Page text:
One of the big things to come to the Google I/O just like all the other big mobile consumer events this year, is wearables, and the Google developer’s conference has its fair share: the Moto 360, the LG G Watch and the Samsung Gear LIve with Android Wear, the new wearable OS brought by Google. This article will be updated as we hear more!
What is Android Wear, you ask? It's the new OS for smartwatches and other connected accessories. Some of these are of course the Moto 360, LG G Watch and Samsung Gear Live. It lets you access information more easily as well as provides functions right from your wrist. How does it do this? With Google Now, a service you likely already know about from your Android smartphone. It's like a mini-version of Google Now.
Android Wear supports both square and circular screens, for a bunch of designs. Sensors will figure out what you need from your device, give you intelligent answers to questions, and let you know how your fitness is doing, among a ton of other things.
125 times per day is how often you will look at your phone, now Android will help you get the information quicker. Brief interactions for the information that counts. For example, the user just has to lift their wrist or touch the screen so as to not miss important messages. Swiping up and down will bring you to Google Now and other apps, and swiping horizontally will provide more information on that particular app. There are nice textured backgrounds, and you can swipe notifications away. Pressing and holding the watch face will let you choose the home face. This is the general UI for the new Android Wear.
The design also looks a lot flatter, like the Android 'L' we have seen so far. The user interace looks clean and simple, which is a requirement when having something intelligent on your wrist.
With the Android Wear OS on your wrist, you can receive voice replies, add notification pages as well as stack notifications from different apps. Voice actions will be a key part to the wearable, for example with an app called Lift, you can just walk outside, say ''Ok Google, call me a car!'' and they'll show your location which will then be transmitted to the app for a quicker pick up. Another cool but quite obvious feature is that you can control your Android TV with Android Wear.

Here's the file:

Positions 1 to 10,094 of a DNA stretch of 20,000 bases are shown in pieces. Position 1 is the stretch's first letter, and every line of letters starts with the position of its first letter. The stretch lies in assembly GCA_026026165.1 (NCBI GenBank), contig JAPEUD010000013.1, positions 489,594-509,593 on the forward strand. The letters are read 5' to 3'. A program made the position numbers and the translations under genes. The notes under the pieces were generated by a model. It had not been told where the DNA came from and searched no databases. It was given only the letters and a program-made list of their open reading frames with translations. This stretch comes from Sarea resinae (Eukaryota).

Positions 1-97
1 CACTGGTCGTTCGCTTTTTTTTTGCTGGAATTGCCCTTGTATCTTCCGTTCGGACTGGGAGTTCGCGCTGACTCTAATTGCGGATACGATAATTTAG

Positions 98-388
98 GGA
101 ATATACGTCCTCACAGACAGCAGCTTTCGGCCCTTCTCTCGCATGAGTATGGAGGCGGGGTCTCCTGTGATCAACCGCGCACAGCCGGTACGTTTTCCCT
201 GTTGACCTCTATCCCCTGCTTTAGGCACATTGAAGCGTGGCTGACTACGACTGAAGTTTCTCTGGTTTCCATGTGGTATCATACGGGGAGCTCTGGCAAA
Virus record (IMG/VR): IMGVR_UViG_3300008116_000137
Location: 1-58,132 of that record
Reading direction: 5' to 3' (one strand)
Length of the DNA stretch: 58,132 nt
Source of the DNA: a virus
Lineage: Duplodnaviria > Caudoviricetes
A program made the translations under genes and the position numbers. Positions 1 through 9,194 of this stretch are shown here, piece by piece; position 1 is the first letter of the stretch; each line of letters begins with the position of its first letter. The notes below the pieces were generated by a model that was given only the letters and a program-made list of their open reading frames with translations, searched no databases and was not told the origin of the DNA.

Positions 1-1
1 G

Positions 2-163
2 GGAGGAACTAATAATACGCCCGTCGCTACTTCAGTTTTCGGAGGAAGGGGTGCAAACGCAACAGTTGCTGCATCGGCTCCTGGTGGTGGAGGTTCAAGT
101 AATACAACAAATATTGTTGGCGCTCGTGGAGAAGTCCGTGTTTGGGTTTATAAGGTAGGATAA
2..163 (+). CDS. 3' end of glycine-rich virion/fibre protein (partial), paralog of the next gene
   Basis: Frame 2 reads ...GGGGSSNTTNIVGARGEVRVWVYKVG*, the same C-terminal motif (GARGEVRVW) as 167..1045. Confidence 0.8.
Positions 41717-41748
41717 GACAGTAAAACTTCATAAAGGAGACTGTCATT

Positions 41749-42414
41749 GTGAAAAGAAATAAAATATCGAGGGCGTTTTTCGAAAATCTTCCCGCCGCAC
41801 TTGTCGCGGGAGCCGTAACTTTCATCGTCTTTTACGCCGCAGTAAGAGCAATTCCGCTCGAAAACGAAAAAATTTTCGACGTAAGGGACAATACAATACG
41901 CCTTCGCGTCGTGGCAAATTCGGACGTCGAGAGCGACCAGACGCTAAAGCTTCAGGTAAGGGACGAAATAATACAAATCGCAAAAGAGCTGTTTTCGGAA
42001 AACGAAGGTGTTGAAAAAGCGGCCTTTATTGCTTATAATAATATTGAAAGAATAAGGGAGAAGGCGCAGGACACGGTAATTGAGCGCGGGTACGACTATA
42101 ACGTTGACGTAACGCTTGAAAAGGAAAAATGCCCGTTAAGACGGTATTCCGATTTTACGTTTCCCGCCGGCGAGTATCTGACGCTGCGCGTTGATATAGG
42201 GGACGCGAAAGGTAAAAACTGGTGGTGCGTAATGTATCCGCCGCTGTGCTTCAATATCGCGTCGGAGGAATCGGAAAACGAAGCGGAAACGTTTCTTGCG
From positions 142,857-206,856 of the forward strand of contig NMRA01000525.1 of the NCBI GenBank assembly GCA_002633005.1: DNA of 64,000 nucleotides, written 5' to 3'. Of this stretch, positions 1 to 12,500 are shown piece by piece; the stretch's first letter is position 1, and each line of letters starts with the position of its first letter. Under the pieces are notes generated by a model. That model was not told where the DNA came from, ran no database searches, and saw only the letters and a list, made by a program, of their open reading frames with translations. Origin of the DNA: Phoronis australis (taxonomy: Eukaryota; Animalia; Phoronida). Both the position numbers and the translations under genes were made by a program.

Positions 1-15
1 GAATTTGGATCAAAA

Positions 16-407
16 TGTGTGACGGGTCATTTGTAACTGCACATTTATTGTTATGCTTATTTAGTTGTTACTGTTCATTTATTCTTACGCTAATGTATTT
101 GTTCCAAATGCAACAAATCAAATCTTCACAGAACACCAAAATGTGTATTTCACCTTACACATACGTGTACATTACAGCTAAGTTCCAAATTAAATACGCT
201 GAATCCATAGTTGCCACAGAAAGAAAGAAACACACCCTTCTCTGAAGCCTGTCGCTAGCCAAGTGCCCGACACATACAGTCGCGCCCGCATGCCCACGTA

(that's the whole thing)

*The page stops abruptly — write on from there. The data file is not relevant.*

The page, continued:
Some of the other functions are:
- answering and blocking calls, and sending SMS text messages which you can set up as reminders.
- vibrates when you get a smartphone notification
- Google Keep: to take notes the smart way, and all notes will show up on your wrist.
- Google Maps: it shows you step-by-step information on how to get to places, and you just swipe to get to the next step.
- Google recipe: gives you instructions, and you just swipe to get to the next one.
A full Android Wear SDK will be made available for developers starting tomorrow.
Motorola Moto 360
The first thing we noticed was that Pinchai was wearing the Google I/O. It will be available at the end of the summer in most regions, including the USA.
LG G Watch
The LG G Watch will be available today on the Play Store. Today! As one of the first smartwatches to host Android Wear, the LG Watch has a button-less and very minimalistic design. The device comes with a Qualcomm Snadragon 400 processor, and come in two colors, that being Black Titan and White Gold. It is available for pre-order from the Google Play Store starting today for the US, Canada, UK, France, Germany, Italy, Spain, South Korea and Japan. Other countries will follow.
|LG G Watch|
|Display||LCD IPS 1.65-inch, 280 x 280 pixels|
|Internal storage||4 GB|
|Connectivity||Bluetooth 4.0, 9-Axis sensor|
|Dimensions||37.9 x 46.5 x 9.95 mm|
|Other||IP67 certified, resistant to water and dust.|
Samsung Gear Live
Samsung is joining the Wear family and is available to order today as well, the day of the Google I/O.
As a side note, all the people attending the Google I/O Keynote got either a LG G Watch or a Samsung Gear Live in the best goodie bag of all times. They will also get the Moto 360 sent to them when they are ready, which will be in late summer.
What do you think about Android Wear and the wearables shown at the Google I/O?